We continued development on the game without too many hitches. Alex Johnstone, our Leonardo contact, dropped in on our meeting to try the game out, and he gave us his mark of approval. The concept is pretty much set, though we’re now tinkering with the possibility of providing physical tokens, dice, timers, etc. to allow players more options to play games and track their own details.
I worked with Roger to manage our blog/site (though the theme and aesthetics are still very much under construction), and we also continued developing our Facebook page so that we can share our production process with everyone who is interested in how these sorts of things work. I also worked with Rachel (our assistant program manager) to get some new toys ordered for the project: trackballs! Though we’ve been researching them and trying to figure out our best hardware options for a few weeks now, we finally took the dive and ordered three more from different companies that we want to try out. Should be fun to play with once they arrive!
Christine knocked out some killer overlay mockups, and Wang got all the joystick controls working smoothly (the next step is getting multiple trackballs to work–cross your fingers!), and Charlie kept working on various rule sets based on the original Odyssey games. Josh mocked up a few different proposals for displaying those rule sets, so we’re trimming away the bad and focusing on the good in every category!
What was once known as The Leonardo Project has its first official working title: A Videogame With/out Rules! We had another playable prototype this week (thanks to Wang!), this time with a functioning joystick. We tested it along with Charlie’s rule-selection form and the chip-tuned music that I put together, and it made a pretty cool showing.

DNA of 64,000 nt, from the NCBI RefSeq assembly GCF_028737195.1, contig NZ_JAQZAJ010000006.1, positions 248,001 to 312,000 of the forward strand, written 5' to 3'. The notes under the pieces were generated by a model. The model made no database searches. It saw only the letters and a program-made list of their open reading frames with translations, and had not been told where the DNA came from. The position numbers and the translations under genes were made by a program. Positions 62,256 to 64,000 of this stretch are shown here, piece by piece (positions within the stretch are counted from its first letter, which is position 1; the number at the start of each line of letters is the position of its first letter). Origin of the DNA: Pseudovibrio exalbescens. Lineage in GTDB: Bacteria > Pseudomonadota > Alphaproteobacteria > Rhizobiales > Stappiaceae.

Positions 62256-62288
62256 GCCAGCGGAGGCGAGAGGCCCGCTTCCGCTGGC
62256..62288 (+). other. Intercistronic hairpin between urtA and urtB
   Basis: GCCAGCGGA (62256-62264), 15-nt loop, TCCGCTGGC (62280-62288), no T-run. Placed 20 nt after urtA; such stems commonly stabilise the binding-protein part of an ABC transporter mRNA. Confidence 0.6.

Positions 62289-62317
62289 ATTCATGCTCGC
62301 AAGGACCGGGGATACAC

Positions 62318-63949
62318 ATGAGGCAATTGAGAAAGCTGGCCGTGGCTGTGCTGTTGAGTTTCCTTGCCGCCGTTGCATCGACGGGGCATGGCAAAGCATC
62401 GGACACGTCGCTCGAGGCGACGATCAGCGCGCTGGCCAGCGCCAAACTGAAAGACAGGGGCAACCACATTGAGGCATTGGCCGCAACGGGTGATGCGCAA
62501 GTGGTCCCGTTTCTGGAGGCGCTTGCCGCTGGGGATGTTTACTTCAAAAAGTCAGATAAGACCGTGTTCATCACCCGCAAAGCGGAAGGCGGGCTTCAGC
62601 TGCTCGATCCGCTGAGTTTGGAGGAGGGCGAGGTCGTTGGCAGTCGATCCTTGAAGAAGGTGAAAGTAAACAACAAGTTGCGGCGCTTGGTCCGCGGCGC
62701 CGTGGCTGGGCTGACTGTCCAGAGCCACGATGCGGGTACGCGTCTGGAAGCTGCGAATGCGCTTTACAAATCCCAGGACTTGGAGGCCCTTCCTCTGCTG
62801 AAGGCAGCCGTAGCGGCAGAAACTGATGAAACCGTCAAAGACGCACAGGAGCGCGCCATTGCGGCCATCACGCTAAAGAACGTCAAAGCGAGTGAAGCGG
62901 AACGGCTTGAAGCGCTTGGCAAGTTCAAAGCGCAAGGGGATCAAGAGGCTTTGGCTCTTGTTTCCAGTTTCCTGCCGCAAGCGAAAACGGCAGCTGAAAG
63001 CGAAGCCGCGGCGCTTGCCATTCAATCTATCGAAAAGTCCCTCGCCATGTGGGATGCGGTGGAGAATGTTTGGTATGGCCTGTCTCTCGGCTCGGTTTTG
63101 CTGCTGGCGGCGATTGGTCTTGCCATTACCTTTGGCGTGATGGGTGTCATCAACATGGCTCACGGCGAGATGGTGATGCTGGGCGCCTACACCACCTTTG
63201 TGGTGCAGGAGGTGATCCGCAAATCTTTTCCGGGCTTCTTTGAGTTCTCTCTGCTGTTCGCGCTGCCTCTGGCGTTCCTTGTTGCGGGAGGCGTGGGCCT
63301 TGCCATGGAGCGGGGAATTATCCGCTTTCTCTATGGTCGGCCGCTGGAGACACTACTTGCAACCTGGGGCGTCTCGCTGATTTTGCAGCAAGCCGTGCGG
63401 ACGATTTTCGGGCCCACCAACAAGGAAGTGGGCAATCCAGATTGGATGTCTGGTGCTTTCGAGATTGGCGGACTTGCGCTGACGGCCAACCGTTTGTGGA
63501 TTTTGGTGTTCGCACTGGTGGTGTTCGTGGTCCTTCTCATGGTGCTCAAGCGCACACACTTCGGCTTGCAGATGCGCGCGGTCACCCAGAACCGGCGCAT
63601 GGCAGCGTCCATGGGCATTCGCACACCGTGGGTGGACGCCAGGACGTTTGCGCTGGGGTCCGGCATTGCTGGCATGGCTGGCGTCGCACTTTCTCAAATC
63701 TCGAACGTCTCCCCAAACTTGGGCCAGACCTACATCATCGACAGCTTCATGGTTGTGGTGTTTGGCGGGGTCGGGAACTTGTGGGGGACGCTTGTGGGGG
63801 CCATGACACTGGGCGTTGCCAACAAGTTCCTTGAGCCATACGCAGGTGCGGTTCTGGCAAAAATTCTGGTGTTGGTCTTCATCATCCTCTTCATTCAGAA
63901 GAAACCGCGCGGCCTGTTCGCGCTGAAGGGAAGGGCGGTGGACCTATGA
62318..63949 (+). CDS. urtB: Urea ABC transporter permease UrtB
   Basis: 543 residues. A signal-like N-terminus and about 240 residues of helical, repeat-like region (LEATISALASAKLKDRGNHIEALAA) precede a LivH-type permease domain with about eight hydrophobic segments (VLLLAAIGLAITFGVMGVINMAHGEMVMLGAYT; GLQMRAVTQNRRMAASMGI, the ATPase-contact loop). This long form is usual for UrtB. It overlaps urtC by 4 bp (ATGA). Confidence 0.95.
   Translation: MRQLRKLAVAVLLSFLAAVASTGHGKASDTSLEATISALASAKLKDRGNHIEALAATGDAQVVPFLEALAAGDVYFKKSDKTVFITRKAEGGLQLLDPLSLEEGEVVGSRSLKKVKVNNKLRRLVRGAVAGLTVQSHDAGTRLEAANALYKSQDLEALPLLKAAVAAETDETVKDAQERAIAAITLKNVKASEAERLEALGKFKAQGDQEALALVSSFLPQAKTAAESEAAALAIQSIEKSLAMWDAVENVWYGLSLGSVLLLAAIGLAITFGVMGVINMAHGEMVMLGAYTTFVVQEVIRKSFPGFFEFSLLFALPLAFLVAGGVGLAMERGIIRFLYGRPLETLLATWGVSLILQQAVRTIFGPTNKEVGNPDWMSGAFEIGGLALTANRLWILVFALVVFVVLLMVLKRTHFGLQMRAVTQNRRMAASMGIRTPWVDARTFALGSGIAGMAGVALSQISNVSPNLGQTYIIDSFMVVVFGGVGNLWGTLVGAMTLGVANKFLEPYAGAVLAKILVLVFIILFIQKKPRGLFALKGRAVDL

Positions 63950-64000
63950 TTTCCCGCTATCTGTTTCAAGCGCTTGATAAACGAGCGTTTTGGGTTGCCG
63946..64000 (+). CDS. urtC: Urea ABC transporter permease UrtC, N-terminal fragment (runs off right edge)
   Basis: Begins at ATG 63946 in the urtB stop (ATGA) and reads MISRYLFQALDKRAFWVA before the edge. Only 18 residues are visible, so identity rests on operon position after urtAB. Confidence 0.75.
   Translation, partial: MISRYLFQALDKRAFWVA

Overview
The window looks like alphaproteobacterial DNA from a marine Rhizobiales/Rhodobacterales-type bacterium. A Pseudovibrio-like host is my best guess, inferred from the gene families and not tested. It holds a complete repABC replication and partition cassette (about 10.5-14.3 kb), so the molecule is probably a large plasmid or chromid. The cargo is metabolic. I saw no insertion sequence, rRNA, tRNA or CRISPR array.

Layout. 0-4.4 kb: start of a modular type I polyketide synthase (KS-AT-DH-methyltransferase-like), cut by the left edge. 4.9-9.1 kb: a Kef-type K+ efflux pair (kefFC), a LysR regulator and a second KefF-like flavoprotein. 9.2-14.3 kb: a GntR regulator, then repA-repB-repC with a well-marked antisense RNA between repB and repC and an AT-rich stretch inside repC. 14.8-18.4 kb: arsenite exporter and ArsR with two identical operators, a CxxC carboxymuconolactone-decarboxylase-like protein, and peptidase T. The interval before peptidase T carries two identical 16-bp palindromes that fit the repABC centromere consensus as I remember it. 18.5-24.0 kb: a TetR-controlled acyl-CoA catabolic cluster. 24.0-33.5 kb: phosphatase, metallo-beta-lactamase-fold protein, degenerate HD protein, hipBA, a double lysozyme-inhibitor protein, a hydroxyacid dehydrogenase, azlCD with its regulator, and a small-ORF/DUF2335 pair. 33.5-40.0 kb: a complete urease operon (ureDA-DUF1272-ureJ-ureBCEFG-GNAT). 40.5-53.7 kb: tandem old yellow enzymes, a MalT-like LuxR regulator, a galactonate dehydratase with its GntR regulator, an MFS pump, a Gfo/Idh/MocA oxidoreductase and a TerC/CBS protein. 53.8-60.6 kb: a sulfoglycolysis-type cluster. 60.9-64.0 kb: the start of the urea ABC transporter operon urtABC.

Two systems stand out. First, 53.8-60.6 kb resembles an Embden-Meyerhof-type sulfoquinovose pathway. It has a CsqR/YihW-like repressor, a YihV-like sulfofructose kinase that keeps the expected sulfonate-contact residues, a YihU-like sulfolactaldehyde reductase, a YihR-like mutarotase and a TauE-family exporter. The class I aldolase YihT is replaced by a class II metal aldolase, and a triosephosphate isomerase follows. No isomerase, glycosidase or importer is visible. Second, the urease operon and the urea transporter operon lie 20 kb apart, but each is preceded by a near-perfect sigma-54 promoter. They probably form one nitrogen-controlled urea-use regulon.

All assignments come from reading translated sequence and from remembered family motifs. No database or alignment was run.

We even had Rachel (our assistant program manager) and Bob (the head of our program) test it together, and they enjoyed the experience. Bob particularly felt that the idea behind the game is fascinating and that the concept and system are truly fun to explore.
Hopes for the upcoming week or two: multi-trackball controls!
Josh here – this week I’ve been working on mocking up rule design screens that Chris has been so kind to turn into works of art. Those should be up on the Facebook page or on here soon. I sketched them using a fun app for my iPad called Paper. I’ll put them below in a mini-gallery. If following this flow, players would be presented with our pre-made rule sets and could have the option to create additional rules with those sets or create a whole new rule set of their own for the particular overlay. Right now I think we need to decide if they will choose from a pre-made set of options via a drop-down or drag and drop menu, or if they can type out their own rules.
Another think I’ve worked on this week is finding the original sets of rules from the Magnavox Odyssey games so that Charlie can distill them for our overlays for participant use. I used this link to create a folder for our group in our Google Drive to access for reference. I think one of my favorite overlays is The Haunted House and I’d love to see us create a sort of homage to that game in our overlays should Chris and I have time to mock one up.